As a teacher’s aide, Karen Frugtniet has a lot of opportunities to inform and educate her students about blindness and low vision, and about accessibility and inclusion.
Her Seeing Eye Dog, Queenie, has been a great help in this endeavour.
The classroom isn’t the only place Karen has the opportunity to educate others though.
“I like to say I’m a walking lesson.”
Karen, from Glenmore Park, lives with retinitis pigmentosa and was paired with Queenie earlier this year.
Their outings together have included trips to their local shopping centre, where Queenie has encouraged conversation about Seeing Eye Dogs and why their work is so important.
“I often hear parents start a conversation about her,” Karen said, “They say she’s working, and that I can’t see very well. She’s a great conversation starter.”
Queenie is Karen’s second Seeing Eye Dog. Her first, Josie retired early, and is currently enjoying her new career as the Frugtniet family pet.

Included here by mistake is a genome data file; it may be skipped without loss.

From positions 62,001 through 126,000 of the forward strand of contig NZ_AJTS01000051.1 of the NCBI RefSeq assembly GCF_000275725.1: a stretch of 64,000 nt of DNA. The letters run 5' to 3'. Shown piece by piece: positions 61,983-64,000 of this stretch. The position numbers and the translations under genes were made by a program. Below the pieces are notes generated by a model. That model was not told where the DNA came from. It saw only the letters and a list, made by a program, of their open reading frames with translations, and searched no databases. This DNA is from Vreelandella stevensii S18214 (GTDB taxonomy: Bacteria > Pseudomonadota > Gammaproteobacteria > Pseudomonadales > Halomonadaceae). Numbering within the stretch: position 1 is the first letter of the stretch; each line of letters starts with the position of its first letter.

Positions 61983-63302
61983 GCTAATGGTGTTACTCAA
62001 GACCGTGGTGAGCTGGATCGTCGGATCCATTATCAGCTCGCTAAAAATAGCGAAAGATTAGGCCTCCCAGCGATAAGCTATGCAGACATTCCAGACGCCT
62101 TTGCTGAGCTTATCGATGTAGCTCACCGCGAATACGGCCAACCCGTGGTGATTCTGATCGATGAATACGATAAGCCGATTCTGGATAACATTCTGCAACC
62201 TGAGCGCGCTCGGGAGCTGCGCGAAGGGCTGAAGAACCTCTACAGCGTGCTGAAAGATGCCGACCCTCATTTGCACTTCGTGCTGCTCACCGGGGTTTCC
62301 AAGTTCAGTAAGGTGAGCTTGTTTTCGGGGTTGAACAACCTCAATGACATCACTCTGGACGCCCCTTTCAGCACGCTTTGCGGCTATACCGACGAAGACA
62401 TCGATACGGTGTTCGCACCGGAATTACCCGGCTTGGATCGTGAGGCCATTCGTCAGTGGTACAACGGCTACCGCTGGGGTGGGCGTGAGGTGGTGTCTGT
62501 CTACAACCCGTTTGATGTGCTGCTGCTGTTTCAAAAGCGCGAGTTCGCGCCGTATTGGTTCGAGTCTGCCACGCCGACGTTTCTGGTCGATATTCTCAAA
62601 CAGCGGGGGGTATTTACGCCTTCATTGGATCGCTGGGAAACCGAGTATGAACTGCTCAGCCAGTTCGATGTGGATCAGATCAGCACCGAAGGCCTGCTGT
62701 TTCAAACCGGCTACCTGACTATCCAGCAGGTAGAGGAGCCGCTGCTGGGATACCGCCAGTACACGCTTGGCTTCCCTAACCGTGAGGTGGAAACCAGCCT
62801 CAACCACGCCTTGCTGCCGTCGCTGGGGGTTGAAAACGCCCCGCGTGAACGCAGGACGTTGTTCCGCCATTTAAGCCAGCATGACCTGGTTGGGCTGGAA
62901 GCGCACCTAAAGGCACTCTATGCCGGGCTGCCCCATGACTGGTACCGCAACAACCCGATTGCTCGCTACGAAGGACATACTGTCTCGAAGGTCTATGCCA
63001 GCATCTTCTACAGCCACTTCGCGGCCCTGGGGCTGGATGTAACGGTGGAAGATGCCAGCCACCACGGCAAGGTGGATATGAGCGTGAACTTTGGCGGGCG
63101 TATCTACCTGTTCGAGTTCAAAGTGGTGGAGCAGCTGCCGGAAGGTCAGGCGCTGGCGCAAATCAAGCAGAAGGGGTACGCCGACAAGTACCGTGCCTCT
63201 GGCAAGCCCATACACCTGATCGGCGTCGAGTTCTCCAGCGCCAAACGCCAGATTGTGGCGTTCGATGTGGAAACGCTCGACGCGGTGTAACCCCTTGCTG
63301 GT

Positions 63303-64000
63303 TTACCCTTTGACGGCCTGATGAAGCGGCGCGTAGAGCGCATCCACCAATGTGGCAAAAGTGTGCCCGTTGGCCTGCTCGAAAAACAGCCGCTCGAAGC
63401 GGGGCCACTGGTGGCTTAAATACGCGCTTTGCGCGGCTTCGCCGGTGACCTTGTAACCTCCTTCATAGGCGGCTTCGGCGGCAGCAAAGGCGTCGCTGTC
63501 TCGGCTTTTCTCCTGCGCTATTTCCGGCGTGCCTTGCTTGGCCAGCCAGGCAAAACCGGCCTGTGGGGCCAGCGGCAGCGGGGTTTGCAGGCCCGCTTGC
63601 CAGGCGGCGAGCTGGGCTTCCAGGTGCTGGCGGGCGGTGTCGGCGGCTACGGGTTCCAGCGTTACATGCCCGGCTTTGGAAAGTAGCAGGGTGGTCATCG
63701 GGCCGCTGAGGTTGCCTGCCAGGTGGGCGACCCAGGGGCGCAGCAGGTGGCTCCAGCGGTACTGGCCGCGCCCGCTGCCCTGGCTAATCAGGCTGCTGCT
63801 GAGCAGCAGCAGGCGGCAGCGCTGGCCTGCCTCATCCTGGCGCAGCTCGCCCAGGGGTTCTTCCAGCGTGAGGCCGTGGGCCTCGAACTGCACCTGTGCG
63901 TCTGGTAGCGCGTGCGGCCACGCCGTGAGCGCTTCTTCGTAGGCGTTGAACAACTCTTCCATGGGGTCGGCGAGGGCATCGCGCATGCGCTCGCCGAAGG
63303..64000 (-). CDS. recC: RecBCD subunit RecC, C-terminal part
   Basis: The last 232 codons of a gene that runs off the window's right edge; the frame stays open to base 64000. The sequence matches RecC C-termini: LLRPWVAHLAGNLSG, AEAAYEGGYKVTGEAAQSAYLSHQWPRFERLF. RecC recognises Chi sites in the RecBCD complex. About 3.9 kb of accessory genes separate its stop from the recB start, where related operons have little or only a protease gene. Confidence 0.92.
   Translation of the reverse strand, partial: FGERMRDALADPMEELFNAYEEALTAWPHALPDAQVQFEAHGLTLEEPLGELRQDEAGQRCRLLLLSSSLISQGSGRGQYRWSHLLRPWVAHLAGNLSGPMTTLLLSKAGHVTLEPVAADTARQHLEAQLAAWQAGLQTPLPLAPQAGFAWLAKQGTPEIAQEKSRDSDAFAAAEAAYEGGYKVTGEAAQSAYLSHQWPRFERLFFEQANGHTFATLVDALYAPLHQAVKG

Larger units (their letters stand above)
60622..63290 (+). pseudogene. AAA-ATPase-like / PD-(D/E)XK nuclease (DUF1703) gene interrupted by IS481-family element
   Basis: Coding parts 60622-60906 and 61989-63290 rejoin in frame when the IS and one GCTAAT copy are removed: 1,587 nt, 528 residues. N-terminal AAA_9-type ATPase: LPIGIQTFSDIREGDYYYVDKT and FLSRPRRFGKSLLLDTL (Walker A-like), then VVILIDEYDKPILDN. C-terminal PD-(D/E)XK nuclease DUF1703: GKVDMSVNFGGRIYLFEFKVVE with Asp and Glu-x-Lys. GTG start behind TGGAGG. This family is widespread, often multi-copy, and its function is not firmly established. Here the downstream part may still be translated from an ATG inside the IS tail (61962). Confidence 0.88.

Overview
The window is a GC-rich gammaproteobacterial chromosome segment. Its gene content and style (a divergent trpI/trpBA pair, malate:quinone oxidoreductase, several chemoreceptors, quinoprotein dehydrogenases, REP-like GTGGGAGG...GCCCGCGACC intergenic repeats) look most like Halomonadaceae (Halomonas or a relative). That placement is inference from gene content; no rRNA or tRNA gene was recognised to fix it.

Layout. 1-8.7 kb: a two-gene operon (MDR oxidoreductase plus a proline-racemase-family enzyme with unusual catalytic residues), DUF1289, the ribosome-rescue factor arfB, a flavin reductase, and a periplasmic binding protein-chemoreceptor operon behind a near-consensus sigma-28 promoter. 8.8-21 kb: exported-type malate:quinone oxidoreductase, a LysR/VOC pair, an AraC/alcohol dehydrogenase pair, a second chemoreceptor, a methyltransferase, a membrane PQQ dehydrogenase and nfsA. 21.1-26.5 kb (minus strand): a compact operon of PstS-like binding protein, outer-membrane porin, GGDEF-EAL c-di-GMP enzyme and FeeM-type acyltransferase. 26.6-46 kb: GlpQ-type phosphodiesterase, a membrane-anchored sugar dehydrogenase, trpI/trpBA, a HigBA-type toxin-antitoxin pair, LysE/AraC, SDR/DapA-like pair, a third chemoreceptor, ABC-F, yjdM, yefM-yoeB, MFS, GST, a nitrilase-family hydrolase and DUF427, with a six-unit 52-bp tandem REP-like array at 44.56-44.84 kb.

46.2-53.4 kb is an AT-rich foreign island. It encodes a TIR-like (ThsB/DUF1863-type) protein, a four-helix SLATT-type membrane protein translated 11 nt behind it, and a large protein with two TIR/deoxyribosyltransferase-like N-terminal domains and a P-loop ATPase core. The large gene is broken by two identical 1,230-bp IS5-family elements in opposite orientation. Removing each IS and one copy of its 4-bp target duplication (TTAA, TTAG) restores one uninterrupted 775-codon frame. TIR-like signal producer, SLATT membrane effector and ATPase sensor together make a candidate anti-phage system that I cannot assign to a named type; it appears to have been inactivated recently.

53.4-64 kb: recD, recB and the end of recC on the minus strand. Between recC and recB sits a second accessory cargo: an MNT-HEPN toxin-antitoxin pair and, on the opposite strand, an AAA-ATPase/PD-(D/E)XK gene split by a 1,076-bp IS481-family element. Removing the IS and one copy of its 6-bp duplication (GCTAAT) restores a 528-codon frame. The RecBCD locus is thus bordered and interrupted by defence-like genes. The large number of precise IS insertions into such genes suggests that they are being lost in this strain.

“She was ready for that,” Karen explained, “She had lost a lot of motivation.”
Caption: Karen and Queenie were recognised at a Seeing Eye Dog graduation event at NSW Parliament House earlier this year.
In contrast, Queenie is energetic and enthusiastic about working, and that enthusiasm is contagious.
“She’s a joy to work with.”
Karen credits the Seeing Eye Dogs staff and volunteers for her seamless transition from working with Josie to working with Queenie.
“They do a wonderful job,” Karen said, “We couldn’t do it without them.”
Could a Seeing Eye Dog support you? Find out more about the Seeing Eye Dogs program and how to apply.